|ERK and P13K||Ubiquitin|
and glutamatergic pathways
|Social Deficit/Emotional Circuits|
|MET||ERK and P13K|
|Neurotrophins||Oxytocin and AVP|
|MET||ERK and P13K|
A host of genes of interest have been identified through gene association studies, resequencing and, recently, the assessment of copy number variation (CNV).In particular, given the pathology of ASD, genes dealing with electrical conductance and neural transmission have been popular sites of study since synaptic dysfunction has been suggested as a unifying theme behind the various disorders in ASD. It has been difficult to find a specific gene mutation that is present in all cases of ASD, probably because of the heterogeneity of the ASD population. However, one group found that when they stratified an ASD group into subgroups based off of severity of symptoms and applied cluster analysis and various genetic profiling techniques, there were 20 novel genes that were shared by all three ASD subgroups. Additionally, most of the highly significantly differentially expressed genes in the ASD group that was found in the study are differentially regulated within the context of androgen insensitivity. This supports one hypothesis that higher levels of fetal testosterone are a risk factor for ASD.1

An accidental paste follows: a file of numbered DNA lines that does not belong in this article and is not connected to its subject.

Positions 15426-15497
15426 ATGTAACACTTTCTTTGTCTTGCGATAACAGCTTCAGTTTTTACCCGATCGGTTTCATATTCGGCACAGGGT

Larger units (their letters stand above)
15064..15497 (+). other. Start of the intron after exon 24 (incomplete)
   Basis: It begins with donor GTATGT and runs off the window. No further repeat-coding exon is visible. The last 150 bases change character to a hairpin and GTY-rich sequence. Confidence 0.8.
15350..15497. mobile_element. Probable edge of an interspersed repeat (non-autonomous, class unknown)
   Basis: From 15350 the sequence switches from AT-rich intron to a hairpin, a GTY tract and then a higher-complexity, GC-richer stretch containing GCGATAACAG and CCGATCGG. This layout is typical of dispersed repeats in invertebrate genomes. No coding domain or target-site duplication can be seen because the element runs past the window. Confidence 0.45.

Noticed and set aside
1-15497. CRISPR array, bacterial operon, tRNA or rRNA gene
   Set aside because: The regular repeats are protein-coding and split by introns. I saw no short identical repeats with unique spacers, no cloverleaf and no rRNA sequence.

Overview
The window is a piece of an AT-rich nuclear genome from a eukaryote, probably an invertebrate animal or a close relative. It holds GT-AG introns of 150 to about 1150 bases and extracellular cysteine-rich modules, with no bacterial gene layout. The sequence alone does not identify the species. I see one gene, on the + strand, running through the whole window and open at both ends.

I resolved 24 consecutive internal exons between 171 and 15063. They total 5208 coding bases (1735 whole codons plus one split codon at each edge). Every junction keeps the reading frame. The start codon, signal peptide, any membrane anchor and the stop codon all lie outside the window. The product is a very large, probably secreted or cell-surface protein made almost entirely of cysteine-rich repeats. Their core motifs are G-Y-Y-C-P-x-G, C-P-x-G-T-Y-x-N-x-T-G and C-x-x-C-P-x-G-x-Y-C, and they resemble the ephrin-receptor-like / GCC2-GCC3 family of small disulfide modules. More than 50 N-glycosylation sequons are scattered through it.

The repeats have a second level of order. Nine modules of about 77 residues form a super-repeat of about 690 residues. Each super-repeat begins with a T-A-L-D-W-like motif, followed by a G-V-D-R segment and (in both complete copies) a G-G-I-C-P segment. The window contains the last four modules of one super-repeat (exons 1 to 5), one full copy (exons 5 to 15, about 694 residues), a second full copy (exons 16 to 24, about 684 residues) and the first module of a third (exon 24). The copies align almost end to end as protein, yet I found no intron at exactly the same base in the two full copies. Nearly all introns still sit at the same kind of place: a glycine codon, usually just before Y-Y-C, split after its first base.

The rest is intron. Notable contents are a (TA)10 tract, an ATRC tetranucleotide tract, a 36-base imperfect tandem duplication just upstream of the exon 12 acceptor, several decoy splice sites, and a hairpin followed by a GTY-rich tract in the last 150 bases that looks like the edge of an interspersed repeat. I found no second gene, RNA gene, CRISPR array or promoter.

The high occurrence of differential expression profiles for 15 clock genes only for those in the severely affected ASD subgroup suggest that the severity of symptoms may be a connected with the dysregulation of the circadian rhythm. Scientists have demonstrated a genetic association of PER1 and NPAS2 with autistic disorder, and other theories have been proposed interplays between Fragile-X related proteins and synaptic genes with circadian rhythm genes.1
Most approaches to finding loci of interest are under one of two assumptions:
- ASD is a result of interplay between many genes
- There is one principle gene which contributes to many aspects of the disease.
The idea that the symptoms of ASD is a result of the interaction of many different genes has been supported by linkage studies, and the fact that although many genes have been identified with causing ASD symptoms, each of these individual genes do not cause more than 1-2% of all ASD cases. However, data mining techniques such as hierarchical clustering and principle components analysis find that it is highly likely that there is 1 continuously distributed factor contributing to many aspects of ASD, thereby validating the existence of the second hypothesis. Additionally, statistical analysis of ASD family data suggest a large portion of ASDs may be the result of dominant de novo mutations that have reduced penetrance in families.